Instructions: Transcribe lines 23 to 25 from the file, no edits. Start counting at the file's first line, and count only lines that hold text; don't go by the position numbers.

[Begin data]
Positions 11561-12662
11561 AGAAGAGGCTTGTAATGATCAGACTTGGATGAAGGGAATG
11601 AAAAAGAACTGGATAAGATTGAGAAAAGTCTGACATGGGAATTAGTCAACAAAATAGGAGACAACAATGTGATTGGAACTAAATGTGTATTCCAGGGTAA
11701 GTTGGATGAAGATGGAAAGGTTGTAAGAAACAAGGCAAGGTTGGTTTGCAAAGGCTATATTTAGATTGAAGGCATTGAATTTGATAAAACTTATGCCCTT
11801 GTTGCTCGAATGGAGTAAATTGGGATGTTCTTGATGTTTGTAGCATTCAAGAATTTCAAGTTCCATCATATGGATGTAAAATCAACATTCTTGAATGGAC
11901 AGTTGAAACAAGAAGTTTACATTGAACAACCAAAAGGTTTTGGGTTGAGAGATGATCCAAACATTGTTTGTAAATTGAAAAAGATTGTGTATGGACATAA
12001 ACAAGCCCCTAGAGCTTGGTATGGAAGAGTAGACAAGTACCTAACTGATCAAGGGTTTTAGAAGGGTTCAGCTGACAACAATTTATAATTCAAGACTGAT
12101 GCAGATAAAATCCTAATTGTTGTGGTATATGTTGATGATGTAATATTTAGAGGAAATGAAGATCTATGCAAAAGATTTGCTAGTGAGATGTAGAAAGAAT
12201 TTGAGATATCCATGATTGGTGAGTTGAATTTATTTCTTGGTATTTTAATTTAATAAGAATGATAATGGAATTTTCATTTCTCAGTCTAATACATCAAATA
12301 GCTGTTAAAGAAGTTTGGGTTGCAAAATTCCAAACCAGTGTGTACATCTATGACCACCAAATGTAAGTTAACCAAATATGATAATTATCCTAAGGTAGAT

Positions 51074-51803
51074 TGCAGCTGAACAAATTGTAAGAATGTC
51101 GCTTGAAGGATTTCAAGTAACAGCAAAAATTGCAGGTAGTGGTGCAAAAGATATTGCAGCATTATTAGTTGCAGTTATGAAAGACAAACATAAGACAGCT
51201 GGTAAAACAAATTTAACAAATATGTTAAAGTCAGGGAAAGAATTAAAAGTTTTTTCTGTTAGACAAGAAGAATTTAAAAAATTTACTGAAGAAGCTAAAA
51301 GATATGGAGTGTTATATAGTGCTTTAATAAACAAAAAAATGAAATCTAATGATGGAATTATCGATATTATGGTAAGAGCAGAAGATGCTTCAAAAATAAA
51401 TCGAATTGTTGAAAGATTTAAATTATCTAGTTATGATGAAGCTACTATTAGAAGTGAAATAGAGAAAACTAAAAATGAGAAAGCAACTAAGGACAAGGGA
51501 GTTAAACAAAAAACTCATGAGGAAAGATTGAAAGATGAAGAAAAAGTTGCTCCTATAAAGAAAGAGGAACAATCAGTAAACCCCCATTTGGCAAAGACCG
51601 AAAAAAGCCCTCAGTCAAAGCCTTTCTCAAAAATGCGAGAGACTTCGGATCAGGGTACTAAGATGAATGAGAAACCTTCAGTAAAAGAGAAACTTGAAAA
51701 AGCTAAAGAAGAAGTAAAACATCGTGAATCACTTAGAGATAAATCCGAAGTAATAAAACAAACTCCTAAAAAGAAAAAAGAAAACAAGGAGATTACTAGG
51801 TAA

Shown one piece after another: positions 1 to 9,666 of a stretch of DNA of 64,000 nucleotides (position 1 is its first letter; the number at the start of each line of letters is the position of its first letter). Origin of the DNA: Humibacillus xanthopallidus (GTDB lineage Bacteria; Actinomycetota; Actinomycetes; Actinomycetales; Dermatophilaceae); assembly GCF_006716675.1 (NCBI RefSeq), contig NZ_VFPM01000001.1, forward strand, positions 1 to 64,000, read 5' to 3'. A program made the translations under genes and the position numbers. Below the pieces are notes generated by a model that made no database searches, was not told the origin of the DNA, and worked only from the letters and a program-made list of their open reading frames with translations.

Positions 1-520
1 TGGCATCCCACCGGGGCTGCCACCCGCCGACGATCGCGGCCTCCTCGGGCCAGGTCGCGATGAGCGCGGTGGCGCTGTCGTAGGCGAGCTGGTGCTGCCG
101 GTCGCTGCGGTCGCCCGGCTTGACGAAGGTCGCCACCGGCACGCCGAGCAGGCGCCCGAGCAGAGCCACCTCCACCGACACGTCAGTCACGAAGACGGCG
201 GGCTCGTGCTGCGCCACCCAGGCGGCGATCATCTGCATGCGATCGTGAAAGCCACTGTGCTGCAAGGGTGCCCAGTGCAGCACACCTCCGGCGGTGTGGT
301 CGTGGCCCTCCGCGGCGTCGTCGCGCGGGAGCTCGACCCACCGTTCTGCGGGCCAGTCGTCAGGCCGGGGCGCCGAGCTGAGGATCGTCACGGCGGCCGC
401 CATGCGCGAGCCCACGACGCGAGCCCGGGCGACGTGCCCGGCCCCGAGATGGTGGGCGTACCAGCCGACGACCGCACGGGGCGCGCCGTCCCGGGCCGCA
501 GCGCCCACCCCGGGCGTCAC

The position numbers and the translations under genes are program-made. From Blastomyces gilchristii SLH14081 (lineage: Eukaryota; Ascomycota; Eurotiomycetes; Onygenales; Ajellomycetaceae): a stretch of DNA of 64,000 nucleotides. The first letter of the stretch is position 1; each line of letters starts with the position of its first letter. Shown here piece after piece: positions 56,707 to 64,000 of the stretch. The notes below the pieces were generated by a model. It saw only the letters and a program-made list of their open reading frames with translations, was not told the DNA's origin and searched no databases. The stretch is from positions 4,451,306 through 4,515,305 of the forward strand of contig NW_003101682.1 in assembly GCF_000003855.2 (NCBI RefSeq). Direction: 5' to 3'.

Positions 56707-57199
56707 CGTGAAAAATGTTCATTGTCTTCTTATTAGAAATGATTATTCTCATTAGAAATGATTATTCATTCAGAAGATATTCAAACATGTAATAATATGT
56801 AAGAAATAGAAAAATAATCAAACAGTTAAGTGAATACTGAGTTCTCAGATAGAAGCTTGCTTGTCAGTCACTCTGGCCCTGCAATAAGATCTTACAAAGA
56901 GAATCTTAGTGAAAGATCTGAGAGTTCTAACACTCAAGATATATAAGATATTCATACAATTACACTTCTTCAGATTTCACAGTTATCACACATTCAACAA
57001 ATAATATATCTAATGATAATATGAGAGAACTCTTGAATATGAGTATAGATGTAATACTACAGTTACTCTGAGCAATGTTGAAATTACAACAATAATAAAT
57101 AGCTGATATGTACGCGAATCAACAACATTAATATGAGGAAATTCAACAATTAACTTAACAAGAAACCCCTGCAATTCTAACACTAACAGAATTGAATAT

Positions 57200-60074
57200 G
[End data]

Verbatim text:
1 TGGCATCCCACCGGGGCTGCCACCCGCCGACGATCGCGGCCTCCTCGGGCCAGGTCGCGATGAGCGCGGTGGCGCTGTCGTAGGCGAGCTGGTGCTGCCG
101 GTCGCTGCGGTCGCCCGGCTTGACGAAGGTCGCCACCGGCACGCCGAGCAGGCGCCCGAGCAGAGCCACCTCCACCGACACGTCAGTCACGAAGACGGCG
201 GGCTCGTGCTGCGCCACCCAGGCGGCGATCATCTGCATGCGATCGTGAAAGCCACTGTGCTGCAAGGGTGCCCAGTGCAGCACACCTCCGGCGGTGTGGT